DoctorJerry

DoctorJerry

Lives in United States Santa Monica, CA, United States
Works as a Instructor/Digital Photography
Joined on Mar 23, 2003
About me:

15+ years experience with digital & about 55 years with 35 SLR (Nikon, Minolta, Pentax, Olympus) plus medium format (Mamiya 645). I also teach two introductory courses for senior citizens in digital photography at Emeritus College in Santa Monica, CA. Scope of the course is buying, setting up, using a digital camera and then editing the images. I am a strong advocate for free imaging software such as Picasa and FastStone.

Comments

Total: 41, showing: 1 – 20
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On Shooting with the Canon PowerShot G3 X article (312 comments in total)
In reply to:

SolidMetal: Whats wrong with many people here? Canon puts down the biggest range superzoom in 1 inch class with sony sensor and still people hate it.
The problem is that it seems in 2015 its so damn trendy to hate Canon. You can hate it because it has no EVF and the lens is slower... well, you could hate others cause of the shorter zoom range. It is the same with the DSLR world, where most Nikons dont even have a damn expsim. mode but noone bats an eye.

I think that both Canon and Nikon don't want to lose DSLR sales to high quality compact cameras so they don't offer built-in EVF. Sony and Panasonic don't share that concern so their high ebd cameras have very good EVF. I own and love my FZ1000. I got rid of my collection of DSLR CAMERAS. And lenses and don't miss them at all.

Direct link | Posted on Jul 30, 2015 at 20:54 UTC
On Samsung NX1 Review preview (1226 comments in total)
In reply to:

b craw: I started as a professor of photography in 1999 (and have been a fine art photographer since '92). At the foundation of the attitudes of many students is a distortion, most dramatically perpetuated on the internet: that serious work is almost exclusively done with full frame sensors (or larger). While many 'professionals', commercial or otherwise, use FF, the prevalent perception of many others is less rooted in real understanding of difference (DoF, based on equivalence; low-light performance) and more that this is just what a 'serious' photographer does. It always seems a bit baffling to students when I produce a range of images from exhibitions shot in large format, medium format, FF, APS-C, micro four thirds, 1", and (god forbid) sensors smaller than that. Often, I follow this up showing an APS-C image shot with ~50mm (35mm equivalent) prime at f/1.8 and what results is a predictable cascade of opinions that the DoF of the image indicates that it must be full frame.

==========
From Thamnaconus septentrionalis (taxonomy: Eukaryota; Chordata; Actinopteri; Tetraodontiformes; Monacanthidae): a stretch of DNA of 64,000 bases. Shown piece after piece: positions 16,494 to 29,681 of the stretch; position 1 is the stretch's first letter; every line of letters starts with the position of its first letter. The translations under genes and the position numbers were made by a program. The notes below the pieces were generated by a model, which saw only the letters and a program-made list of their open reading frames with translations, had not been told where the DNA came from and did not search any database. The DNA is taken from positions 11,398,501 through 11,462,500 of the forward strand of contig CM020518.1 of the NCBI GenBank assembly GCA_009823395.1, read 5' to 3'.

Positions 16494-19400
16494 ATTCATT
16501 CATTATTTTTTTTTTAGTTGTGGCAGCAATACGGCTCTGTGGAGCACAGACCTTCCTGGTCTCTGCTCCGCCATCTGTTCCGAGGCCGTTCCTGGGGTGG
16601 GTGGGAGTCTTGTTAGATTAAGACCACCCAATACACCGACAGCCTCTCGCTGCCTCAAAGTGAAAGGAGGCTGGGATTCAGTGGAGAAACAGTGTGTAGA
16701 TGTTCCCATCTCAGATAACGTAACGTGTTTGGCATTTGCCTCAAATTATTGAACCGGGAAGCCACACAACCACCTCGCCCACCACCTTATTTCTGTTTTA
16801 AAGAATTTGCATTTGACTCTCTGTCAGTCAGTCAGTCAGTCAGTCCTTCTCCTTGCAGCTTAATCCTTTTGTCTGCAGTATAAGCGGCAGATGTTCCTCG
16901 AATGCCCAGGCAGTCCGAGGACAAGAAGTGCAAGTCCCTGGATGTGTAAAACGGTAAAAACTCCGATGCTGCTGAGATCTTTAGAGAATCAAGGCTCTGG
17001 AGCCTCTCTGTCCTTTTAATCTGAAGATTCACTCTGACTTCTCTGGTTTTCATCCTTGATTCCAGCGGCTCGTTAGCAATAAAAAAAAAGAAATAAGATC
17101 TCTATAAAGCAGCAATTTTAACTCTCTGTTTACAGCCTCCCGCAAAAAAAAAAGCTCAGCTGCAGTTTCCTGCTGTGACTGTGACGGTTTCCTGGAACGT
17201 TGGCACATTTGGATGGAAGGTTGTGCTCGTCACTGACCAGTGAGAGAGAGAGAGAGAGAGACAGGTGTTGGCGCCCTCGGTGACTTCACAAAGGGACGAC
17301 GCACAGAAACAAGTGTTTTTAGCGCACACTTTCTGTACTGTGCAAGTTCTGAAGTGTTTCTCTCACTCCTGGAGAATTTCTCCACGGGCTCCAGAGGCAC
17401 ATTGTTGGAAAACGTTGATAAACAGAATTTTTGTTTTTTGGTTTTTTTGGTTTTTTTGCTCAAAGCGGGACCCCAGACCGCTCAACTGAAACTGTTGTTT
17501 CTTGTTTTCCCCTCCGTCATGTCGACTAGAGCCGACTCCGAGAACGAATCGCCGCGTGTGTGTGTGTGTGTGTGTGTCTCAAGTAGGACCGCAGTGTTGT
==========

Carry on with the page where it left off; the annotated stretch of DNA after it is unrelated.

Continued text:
I am an instructor in the field of digital photography at a small college in Southern California. One thing I periodically do is present photos to the students shot with different sized camera sensors, different ISO levels. It is amazing how few people can see the difference if they don't know the shooting info. Of course blowing pictures up to 20x30 does reveal some differences but at smaller blow-ups very little tells the viewer which camera shot which picture. I think we automatically assign higher values to larger format cameras that are not obvious except in extreme cases. Deciding to get a full frame camera when you rarely if ever need its features is money not well spent.

Direct link | Posted on Apr 15, 2015 at 16:48 UTC
On Opinion: The myth of the upgrade path article (1463 comments in total)
In reply to:

Mike99999: This article makes very little sense. The upgrade path is a real marketing strategy from the two largest camera manufacturers: Canon and Nikon. And that strategy is a proven success.

The reality is that 99% of the image 'look' is produced by the LENS. If money were no object, you choose the lens that gives you the most pleasing image, and then you attach a camera with a compatible sensor size.

However, most people have a limited budget and compromise accordingly. A crop body can be one of those compromises.

I CAN'T BELIEVE HOW YOU MISSED THE POINT WHICH UNFORTUNATELY WASN'T CLEARLY STATED. So much depends upon how large a print you are going to make and if you hardly ever make large (at least 12x16) prints I doubt, seriously doubt, if you could tell prints made by FF from APS, 4:3, 1", or even some 1/1.7inch sensors. And those who think it is all in the lens seem to forget how big a part the camera's processor can play in capturing the image. Yes, if the light gets bad, really bad, MAYBE a few can see the difference but for most of us, we can only see differences in the larger prints.

Direct link | Posted on Jan 13, 2015 at 20:40 UTC